Angel turns to Billy as he nods, assuring her that it’s ok and he helps her put it on. “We are going to my bahay (house) but we are going someplace first, it’s a surprise,” Billy says. Angel nods.

Billy: Good girl. Just do what I say, and you will make it here. This is your chance. Don’t mess it up. Do it for your family.

Angel nods, with a tear rolling down her cheek. “Angel, what’s going on here? Something is not right,” she says to herself.

Billy: Why are you crying? You need to trust me. Do you trust me?

Angel nods and lies. “Yes, this is special, I am just so happy po.”

They drive for maybe fifteen minutes. Angel can hear the two men whispering under the music playing on the radio. “

What is this kanta (song) again? Radiohead. It’s the same kanta (song) as on the plane.”

Suddenly, the kotse (car) comes to a stop. Angel can hear the sakyanan (car) doors opening as she fixes her blindfold.

“Angel, get up, we are changing kotse (car), hurry,” says Billy.

Someone grabs her arm and tosses her. She falls on a hard floor and the ridaw (door) closes. Her blindfold dislodged from her nawong (face) and she is instantly struck by horror. Six women, all blindfolded are quietly sitting in a circle in the middle of a gutted cargo van. Two men are in the front seat speaking a language unknown to her. Gasping for air, she slowly puts her blindfold back on.

“No, no, no. What is going on? Where am I?” she says to herself.

“Kuya!” she screams in panic, which is followed by a blow to her head. She falls to the floor in pain. Peeking through the tiny portion of the cloth, all she can see are auto (cars) flying past on a road that she has never seen before. She tilts her head and notices there are actually three men and none of them are Billy. The one sitting near the exit is probably the one who hit her.

Breathing heavily, looking through the pinhole of her blindfold, she can hear the faint kanta (song) in the background. All of a sudden, the lyrics hit her like a ton of bricks. The kansion (song) and the lyrics are playing in her head crystal clear, piercing through her heart. A kansion (song) that she had unnoticed, has been playing for her the entire day. First at her balay (house) before her mom gave her snacks. Second, in the van ride to Manila. Third, the boy at the airport. Fourth, on the airplane. Fifth, in the police auto (car). And again now. Radiohead.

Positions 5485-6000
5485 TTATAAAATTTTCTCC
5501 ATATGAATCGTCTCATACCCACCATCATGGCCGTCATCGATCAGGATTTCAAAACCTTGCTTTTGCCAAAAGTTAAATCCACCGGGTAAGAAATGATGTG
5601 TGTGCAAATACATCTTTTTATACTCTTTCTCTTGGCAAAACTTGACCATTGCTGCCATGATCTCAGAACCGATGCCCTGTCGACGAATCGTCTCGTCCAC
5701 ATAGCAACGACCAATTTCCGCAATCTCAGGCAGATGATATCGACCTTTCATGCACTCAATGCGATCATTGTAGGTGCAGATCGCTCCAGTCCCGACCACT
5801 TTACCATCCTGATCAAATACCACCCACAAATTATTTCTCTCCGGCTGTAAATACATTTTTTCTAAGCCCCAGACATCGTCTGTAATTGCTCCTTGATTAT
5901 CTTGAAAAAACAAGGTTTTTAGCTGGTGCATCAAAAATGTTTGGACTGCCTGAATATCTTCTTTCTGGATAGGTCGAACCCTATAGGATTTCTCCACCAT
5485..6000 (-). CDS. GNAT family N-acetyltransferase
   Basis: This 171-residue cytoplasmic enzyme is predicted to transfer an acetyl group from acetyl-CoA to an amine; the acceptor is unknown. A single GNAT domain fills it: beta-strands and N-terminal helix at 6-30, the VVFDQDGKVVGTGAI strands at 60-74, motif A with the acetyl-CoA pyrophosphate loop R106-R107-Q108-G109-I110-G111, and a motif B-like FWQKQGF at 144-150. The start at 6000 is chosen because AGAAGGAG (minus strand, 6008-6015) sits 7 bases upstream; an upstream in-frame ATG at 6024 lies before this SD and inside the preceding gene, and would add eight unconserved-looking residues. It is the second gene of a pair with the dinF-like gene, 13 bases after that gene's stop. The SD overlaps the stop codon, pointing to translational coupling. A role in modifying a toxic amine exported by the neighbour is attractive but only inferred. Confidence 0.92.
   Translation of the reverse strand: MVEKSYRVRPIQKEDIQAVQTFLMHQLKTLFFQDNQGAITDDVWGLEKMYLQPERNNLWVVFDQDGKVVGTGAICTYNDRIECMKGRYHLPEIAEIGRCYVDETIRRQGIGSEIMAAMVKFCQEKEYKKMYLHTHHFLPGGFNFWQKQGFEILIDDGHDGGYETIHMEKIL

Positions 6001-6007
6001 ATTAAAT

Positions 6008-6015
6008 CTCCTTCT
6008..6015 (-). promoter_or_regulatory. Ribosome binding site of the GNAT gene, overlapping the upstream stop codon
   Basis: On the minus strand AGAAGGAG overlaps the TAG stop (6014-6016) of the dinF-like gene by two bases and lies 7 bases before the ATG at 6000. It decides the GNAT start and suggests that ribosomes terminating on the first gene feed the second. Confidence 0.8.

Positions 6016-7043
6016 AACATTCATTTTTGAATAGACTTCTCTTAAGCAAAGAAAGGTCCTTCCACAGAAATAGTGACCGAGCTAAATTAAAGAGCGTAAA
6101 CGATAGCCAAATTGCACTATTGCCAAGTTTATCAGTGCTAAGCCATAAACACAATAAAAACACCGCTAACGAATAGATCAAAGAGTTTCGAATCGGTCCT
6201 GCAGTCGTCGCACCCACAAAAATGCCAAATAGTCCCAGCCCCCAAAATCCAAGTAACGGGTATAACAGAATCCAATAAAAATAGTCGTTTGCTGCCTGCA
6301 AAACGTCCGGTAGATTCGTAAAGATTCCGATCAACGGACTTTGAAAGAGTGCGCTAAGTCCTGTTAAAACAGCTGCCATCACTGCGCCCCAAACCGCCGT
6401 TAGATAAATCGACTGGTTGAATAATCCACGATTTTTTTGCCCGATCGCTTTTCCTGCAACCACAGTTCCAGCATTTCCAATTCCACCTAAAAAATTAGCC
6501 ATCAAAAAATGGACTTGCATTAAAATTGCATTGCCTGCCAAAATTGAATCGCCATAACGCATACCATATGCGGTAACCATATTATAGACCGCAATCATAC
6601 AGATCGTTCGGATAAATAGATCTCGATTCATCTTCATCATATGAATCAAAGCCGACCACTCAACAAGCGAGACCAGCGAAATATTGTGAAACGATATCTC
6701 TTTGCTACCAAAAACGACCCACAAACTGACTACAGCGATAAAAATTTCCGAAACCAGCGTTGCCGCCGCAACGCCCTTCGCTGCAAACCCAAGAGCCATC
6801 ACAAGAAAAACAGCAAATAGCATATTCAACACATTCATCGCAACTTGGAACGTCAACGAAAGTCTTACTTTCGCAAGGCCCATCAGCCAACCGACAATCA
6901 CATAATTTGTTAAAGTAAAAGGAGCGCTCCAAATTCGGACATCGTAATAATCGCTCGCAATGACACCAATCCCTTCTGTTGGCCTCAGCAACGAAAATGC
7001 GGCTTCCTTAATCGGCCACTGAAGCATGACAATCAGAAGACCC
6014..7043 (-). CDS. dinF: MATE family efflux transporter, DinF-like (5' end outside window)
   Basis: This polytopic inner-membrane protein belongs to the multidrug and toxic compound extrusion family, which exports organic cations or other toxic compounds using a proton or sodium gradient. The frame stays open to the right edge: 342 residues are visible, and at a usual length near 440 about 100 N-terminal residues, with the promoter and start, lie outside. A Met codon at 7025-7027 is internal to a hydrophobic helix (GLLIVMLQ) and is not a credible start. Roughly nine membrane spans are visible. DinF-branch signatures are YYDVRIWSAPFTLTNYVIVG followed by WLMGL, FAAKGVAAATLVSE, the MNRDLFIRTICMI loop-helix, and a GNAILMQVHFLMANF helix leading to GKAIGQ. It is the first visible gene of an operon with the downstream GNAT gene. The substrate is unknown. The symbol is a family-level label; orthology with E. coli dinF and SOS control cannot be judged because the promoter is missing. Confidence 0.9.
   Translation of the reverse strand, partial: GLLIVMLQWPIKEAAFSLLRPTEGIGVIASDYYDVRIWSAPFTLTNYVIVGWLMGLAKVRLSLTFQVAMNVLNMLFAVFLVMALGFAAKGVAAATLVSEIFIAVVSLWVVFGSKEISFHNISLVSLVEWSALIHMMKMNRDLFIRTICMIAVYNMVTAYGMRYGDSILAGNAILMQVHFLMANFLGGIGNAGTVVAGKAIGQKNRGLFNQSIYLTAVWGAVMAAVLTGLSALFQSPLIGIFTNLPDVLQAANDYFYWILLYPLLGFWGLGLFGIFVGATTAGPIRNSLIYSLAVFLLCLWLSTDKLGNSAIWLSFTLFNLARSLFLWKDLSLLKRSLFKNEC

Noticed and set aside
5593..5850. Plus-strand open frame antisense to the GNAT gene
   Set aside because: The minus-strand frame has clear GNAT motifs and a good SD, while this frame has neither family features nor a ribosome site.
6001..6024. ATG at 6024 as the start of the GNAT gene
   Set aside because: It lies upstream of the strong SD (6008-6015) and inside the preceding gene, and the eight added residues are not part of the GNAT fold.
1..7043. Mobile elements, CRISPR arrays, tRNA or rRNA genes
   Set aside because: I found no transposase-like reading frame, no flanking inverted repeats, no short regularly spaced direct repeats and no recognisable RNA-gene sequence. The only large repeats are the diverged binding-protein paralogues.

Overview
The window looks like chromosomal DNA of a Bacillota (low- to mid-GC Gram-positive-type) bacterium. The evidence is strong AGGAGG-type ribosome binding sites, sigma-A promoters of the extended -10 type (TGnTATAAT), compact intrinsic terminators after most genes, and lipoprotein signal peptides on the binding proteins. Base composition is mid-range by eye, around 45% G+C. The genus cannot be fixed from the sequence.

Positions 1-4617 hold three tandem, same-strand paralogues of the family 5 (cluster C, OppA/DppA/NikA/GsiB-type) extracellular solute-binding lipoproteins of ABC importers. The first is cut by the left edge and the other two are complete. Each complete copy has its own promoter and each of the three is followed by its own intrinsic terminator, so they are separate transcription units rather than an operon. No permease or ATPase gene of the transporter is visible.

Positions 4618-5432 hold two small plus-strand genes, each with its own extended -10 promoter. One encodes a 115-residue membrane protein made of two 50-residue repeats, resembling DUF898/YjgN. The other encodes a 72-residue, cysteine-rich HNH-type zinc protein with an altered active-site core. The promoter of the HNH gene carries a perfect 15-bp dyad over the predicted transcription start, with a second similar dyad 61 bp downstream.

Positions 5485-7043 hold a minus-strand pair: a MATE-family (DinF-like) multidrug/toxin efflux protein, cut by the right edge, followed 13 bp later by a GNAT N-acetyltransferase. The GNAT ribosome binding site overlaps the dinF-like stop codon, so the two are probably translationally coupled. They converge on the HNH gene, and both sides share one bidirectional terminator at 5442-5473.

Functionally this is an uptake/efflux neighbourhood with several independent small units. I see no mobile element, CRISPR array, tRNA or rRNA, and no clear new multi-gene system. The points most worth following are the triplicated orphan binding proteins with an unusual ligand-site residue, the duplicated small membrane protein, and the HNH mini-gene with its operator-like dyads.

Radiohead “creep” awit (song) lyrics:

You’re just like an ANGEL … your skin makes me CRY…And I wish I were SPECIAL…But I’m a CREEP … I’m a WEIRDO … What the hell am I DOING HERE? … I DON’T BELONG HERE.”

In Angel’s head: Was this God trying to tell me something? Why didn’t I nakinig (listen)? I’m in trouble. A lot of trouble. I need to get out. NOW.

As the van pulls into a gas station, the man opens the lukub (door).

With the kanta (song) playing loudly in her head, she leaps for the puwerta (door) with all her might.

Radiohead “creep” lyrics:

She’s RUNNING out again … she’s RUNNING out.
She charges into the man, who falls backwards onto the concrete. Angel dashes for the highway while the other two men chase after her. She dives into the highway with sasakyan (cars) screeching and she taray (runs).

Radiohead “creep” lyrics:

She’s… karela (RUN) … takbo (RUN) … dagalan (RUN) … dagan (RUN) …

Where is she going and what just happened? Where is Billy? Is this the Hawai‘i that she dreamt of? Guess you will have to find out in the next issue.

Have you ever ran away for your life? Takbo (run) away from your grandma so she doesn’t slap you with a fly swatter or tsinelas (slipper)? Share your experience at www.facebook.com/filamvoicemaui, we would love to hear it.

Anyways that’s all I have. Keep an eye out for my column every issue. I’m Dulce, helping you to master your Filipino Languages. Like always, let’s laugh, let’s makinig (listen), and Let’s Talk Pinoy! Hanggang sa muli! (Until next time!) Ingat! (Take care!)

Dulce Karen Butay was graduated from Maui High School and earned her Associate in Arts degree in Liberal Arts from Maui Community College and her Bachelors of Science in Business Administration, specializing in Accounting, from the University of Hawai‘i—West O‘ahu. She is currently the Administrative Officer at the County of Maui, Department of Finance. Butay is a licensed Resident Producer of Life Insurance with World Financial Group and an Independent Consultant of Saladmaster. She is now part of the Travel Club of Saladmaster and won an all-expenses paid trip to Cancun, Mexico with the love of her life, Paul Manzano. Butay has traveled to Texas, the Philippines and Thailand as one of the delegates from Island Healthy Solutions, a dealer of Saladmaster here on Maui.